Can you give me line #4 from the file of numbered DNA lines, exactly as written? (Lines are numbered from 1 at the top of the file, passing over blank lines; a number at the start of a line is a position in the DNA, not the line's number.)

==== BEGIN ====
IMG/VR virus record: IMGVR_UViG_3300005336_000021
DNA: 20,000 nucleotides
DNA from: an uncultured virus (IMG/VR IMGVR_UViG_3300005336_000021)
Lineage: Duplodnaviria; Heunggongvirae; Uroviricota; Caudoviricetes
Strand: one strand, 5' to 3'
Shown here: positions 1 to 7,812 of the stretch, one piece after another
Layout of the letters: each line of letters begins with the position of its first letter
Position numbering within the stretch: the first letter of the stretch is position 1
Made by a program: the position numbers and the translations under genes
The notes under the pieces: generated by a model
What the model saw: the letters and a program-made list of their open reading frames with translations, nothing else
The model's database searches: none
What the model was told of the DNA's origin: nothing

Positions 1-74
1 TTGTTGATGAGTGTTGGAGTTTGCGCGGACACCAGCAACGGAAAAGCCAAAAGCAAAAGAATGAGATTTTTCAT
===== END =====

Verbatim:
Lineage: Duplodnaviria; Heunggongvirae; Uroviricota; Caudoviricetes